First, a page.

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question of law was framed after the order passed by this Court.

The same are reproduced hereunder:

“1. Whether the plaintiff Charan Dass could represent
the Trust known as Ghat Talab Kaulan Wala which is also
known as Prabhu Wala and whether the suit filed by the
Charan Dass is maintainable?

2. Whether status of the deceased Baba Gopal Dass as
well as that of Ram Niwas, when independently
considered, would make them Legal Representatives
when Gopal Dass had mentioned himself to be
‘Sevadar’ and Ram Niwas as alleged Chela of Baba
Gopal Dass?”

8. In respect of the second substantial question of law, the High Court

held that the defendant was only a Sevadar as admitted in his

statement in the earlier suit and that Ram Niwas was impleaded as

his legal representative. He is only a member of public who could

offer his services in the place of deceased Defendant. The Court

held as under:

“25. …However, in case of public Trust every individual
has right to serve. Baba Gopal Dass was also serving in
the Mandir irrespective of the Mandir as a public Trust
property or private Trust property. There was nothing to
inherit like services rendered by Baba Gopal Dass.
Inheritance of services of Baba Gopal Dass was open to
all. No special status can be conferred upon Ram Niwas
so far as inheritance of service/Sevadari is concerned.

26. In view of aforesaid, any person from public can
offer service to Mandir. Therefore, in view of first part
of the order passed by the Hon’ble Apex Court Ram
Niwas was only impleaded for the purposes of
representation in the present appeal without meaning
anything on merits i.e. rights of Baba Gopal Dass viz-a-

viz suit property. The second part of the order in the
context of decision on the individual right of Ram Niwas
is concerned, the same has to be decided that Ram
Niwas is none else than any person from public at large,

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who could offer his service in place of Baba Gopal Dass.

There are no pleadings, nor any evidence on record to
show that Ram Niwas was ever appointed as Chela by
Bhek or any other religious ceremonies were performed
by competent authority or by Sadhu Samaj for
appointing him in place of Baba Gopal Dass.”

9. Thus, the second substantial question of law was decided, as

mentioned above, that Ram Niwas was impleaded for the purpose

of representation of the deceased in the appeal. The High Court

found that there was no evidence that Ram Niwas was ever

appointed by Chela or in any other manner but as any member of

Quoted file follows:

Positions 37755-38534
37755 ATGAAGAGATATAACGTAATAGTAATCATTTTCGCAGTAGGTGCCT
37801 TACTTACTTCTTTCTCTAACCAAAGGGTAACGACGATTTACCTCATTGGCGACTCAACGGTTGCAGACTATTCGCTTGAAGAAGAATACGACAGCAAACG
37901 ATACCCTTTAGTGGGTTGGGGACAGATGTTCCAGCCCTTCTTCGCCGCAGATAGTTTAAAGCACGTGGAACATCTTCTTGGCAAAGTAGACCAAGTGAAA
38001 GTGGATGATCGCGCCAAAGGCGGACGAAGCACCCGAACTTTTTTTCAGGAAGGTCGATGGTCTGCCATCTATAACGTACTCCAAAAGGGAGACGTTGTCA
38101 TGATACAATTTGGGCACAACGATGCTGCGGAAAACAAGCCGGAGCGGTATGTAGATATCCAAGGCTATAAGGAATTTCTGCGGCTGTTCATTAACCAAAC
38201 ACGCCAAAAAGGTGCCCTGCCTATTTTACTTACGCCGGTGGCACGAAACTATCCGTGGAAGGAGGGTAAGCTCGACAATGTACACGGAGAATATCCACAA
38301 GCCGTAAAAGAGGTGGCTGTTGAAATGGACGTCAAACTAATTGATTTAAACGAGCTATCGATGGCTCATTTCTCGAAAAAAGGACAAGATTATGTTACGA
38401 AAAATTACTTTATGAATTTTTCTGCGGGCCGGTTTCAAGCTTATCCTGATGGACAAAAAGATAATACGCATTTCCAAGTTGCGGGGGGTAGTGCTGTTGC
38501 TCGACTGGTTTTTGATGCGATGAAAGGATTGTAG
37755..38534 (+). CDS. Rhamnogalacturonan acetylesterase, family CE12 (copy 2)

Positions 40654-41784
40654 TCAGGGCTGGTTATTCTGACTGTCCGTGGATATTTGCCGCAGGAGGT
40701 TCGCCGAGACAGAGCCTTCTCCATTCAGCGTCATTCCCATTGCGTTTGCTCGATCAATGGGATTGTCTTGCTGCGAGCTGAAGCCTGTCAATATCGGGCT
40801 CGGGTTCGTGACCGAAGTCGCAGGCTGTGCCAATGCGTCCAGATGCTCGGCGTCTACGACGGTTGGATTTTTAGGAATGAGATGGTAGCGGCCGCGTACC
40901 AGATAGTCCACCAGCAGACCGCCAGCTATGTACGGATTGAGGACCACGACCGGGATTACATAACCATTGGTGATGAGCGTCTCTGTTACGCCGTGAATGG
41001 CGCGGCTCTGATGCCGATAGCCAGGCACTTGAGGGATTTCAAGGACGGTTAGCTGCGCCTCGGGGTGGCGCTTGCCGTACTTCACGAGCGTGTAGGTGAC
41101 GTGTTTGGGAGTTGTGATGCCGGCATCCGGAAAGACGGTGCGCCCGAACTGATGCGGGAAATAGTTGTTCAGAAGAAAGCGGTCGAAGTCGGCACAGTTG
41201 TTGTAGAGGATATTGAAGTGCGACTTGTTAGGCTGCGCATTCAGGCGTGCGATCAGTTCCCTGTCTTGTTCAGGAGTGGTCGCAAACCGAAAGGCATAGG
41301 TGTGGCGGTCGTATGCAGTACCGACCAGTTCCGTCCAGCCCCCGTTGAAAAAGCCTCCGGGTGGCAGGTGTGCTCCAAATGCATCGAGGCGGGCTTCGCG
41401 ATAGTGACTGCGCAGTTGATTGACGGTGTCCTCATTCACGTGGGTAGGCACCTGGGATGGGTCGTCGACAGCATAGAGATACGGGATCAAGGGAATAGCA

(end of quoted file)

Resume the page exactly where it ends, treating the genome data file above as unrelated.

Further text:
public, he was offering his services to the Temple.

10. While deciding first substantial question of law, the suit was found

to be not maintainable. Learned counsel for the appellant

vehemently argued that the High Court erred in law in finding that

the suit is not maintainable in view of Section 92 of the Code as

such provision is meant for invocation of jurisdiction against the

Trust. Section 92 of the Code has no applicability in respect of a

suit instituted by a Trust. It is pointed out that the appellant has

filed suit through the Manager and Trustee as a private Trust.

However, during the pendency of the proceedings, the Trust has

been registered as a Society on 29 th June, 2016 when Memorandum

of Association of Ghat Talab Kaulan Wala Prabhu Lal Wala, Village

Mundi Kharar, Tehsil Kharar, District S.A.S. Nagar was registered.

11. Learned counsel for the respondent argued that the appeal is filed

by one Devinder Gupta who has no concern with the appellant,

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therefore, appeal itself is filed by incompetent person. It is also

argued that the appellant has been paid a sum of Rs.1,48,09,884/-

on account of acquisition of part of land whereas the respondent

has apprehension that such amount will be misappropriated by the

appellant.

12. We have heard learned counsel for the parties. We find that the

order passed by the High Court in respect of first substantial

question of law is not sustainable. Section 92 of the Code

contemplates a suit against a Trust either for removing any trustee;

appointing new trustee; or vesting any property in a trustee etc.

but the present suit itself is by a Trust against a Sevadar, therefore,

the procedure prescribed under Section 92 of the Code would not

be applicable in a suit by a Trust. Section 92 of the Code confers

right on a person in case of any alleged breach of any express or

constructive trust created for a public purpose of a charitable or

religious nature. Since the Trust itself was the plaintiff, the finding

of the High Court is clearly erroneous and not sustainable. The fact

is that Baba Gopal Dass has been found to be Sevadar as per

statement (Ex.P/1) given in the previous suit for permanent

injunction. Therefore, Ram Niwas as legal representative of Baba

Gopal Dass will not have a larger interest than what was vested in

the original defendant. Ram Niwas has been found to be doing

service to the Temple as member of public. The High Court has

affirmed the finding that Ram Niwas could offer his services but he

has not proved that he was appointed as Chela of Baba Gopal Dass.

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Still further, the decree for rendition of accounts could be executed

only against the deceased Baba Gopal Dass, therefore, after his

demise, such decree cannot be executed.

13. In view thereof, the finding of the High Court on first substantial

question of law is set aside and the suit is found to be maintainable

and was rightly decreed by the First Appellate Court.

14. We find that the apprehension of the respondent that the amount

of compensation can be misused is not tenable. The appellant is a

registered Society. The appellant as a registered Society has

statutory obligations. We find that such apprehension is

misconceived and beyond the scope of the present suit and the

appeal arising out of such proceedings.

15. Consequently, the present appeal is allowed. The order of the High

Court in respect of first substantial question of law is set aside and

the suit is decreed.

………………………………………J.

(L. NAGESWARA RAO)

………………………………………J.

(HEMANT GUPTA)

NEW DELHI;

JANUARY 31, 2020.